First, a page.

Jeff Anderson provides some fairly lovely artwork here which Steven Baskerville elevates somewhat with some very precise inking. I particularly like the fine lines on Death's Head's outfit to show that it is made of some kind of futuristic kevla rather than metal.

Not an issue packed with shocking twists but as part of the whole saga of Galvatron and the volcano this one does the job very efficiently.


Anonymous said...

ironically the UK title did (eventually) print the GI Joe cross over, about a year late and completely out of context. No explanation for the contradictory origins for Goldbug were given and the UK readers were just left to assume the GI Joe cross over was an "alternate time-line".

As for why the name change, erm... no ideas on that one. The "look" change was clearly Wreck-gar getting creative, but why Bumblebee would choose a new identity seems to me to simply be him showing he's "grown". Much the same as Hot Rod choosing to change his name to Rodimus, so going from a Bee to a Bug was BB's way of saying "I'm more mature".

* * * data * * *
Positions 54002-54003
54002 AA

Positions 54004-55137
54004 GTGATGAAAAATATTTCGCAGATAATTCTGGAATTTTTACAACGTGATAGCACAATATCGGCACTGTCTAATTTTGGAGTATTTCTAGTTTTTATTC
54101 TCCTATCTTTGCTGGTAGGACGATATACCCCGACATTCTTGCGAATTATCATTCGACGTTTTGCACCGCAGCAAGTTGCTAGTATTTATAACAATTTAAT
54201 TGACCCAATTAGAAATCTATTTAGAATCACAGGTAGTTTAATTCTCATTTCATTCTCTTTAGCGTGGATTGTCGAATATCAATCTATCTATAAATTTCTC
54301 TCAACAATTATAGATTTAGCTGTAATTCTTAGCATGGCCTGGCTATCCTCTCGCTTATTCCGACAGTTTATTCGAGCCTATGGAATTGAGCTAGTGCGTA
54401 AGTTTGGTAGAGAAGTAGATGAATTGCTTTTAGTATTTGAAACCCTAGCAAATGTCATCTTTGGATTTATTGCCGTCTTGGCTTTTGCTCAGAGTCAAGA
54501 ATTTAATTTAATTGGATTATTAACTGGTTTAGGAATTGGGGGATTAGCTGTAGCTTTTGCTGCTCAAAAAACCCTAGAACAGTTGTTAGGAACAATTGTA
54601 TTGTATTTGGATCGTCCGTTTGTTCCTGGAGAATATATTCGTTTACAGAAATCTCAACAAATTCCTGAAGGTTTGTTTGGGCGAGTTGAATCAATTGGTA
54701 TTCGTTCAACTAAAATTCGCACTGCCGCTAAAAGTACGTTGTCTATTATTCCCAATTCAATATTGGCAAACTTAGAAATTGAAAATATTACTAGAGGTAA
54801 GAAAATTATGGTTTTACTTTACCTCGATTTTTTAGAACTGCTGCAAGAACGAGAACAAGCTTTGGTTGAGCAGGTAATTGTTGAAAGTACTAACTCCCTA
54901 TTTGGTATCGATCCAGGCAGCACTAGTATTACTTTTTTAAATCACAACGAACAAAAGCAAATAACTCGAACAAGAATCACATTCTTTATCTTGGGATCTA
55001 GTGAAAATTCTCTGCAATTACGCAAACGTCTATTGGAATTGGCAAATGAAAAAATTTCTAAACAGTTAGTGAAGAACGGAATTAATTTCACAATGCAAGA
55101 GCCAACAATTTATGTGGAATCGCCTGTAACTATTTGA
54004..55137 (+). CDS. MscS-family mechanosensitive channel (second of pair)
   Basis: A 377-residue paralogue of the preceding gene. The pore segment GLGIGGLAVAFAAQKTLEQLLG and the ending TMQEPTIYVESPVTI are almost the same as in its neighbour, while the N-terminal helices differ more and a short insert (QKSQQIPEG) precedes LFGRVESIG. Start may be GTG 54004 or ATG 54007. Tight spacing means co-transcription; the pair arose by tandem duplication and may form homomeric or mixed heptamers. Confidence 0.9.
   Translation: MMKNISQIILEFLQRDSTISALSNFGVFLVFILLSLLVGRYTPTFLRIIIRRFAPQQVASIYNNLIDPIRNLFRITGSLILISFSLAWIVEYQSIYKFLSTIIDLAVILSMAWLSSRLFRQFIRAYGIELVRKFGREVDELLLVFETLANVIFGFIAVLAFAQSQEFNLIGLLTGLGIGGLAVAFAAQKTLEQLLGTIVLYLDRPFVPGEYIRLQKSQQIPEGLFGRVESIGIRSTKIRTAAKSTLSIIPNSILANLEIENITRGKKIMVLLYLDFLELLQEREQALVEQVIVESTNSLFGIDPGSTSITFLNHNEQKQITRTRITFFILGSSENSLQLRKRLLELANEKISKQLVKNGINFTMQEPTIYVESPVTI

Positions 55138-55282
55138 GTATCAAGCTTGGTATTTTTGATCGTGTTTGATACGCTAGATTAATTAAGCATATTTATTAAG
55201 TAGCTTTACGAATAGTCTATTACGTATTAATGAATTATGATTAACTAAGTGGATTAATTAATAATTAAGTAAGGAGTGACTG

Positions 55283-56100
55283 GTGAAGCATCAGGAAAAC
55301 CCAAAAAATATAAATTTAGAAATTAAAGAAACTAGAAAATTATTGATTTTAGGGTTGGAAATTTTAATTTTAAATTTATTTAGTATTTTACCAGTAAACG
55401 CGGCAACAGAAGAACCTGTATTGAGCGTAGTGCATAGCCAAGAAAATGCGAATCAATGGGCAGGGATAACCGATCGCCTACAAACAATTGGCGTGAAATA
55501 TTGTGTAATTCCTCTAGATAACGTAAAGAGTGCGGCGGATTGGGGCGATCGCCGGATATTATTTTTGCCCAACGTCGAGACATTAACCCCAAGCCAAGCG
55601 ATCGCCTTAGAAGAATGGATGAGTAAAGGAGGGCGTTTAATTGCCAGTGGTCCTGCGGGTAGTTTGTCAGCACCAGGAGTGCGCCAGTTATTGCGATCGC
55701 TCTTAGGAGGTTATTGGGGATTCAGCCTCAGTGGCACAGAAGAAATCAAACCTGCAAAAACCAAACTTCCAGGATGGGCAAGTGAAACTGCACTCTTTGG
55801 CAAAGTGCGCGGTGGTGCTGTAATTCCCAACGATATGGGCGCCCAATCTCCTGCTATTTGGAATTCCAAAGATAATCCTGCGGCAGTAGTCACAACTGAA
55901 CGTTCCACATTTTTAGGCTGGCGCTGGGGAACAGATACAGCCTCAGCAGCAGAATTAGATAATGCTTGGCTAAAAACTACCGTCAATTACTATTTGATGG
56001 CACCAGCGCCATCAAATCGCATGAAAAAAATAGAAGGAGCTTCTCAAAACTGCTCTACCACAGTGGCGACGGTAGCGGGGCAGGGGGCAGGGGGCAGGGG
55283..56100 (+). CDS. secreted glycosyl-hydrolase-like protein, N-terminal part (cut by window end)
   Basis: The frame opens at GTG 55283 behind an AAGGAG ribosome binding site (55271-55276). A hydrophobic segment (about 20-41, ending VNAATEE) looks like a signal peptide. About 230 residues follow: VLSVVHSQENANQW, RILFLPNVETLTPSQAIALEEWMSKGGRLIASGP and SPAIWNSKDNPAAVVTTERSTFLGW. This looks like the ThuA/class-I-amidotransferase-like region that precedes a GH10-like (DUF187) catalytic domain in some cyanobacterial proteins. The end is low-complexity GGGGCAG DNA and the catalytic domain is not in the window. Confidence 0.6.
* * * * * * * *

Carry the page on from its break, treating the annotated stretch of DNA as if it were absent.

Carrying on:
I hated the fact that the Throttlebots never had a shared origin in either book, for me it would have made more sense if his name change came attached to new powers and abilities due to some "re-format". But that idea wasn't even being considered back in G1.

Anonymous said...

The G.I. Joe crossover didn't really fit that will into the US Transformers continuity either, since it featured Ravage and certain Decepticon jets who had been taken out of the storyline already in the main series by Skids and Omega Supreme respectively.

But strangely, as an adult I've come to prefer the G.I. Joe Goldbug origin to the Wreck-Gar one (which I saw first).


Tim Roll-Pickering said...

Anonymous 1 - it's my recollection that the UK printing of the crossover was always billed as being "the US version of Goldbug's origin" and people just accepted it as being out of continuity with what were by then years old events anyway. The fact that the alternative would have been yet more reprints of old UK stories made it easier to accept.

There have been some fan attempts to try to reconcile the two stories & allow them to sit in a single timeline but they're a bit of a fudge and basically boil down to readers pretending the artist & letterer on issue #114 both made a mistake.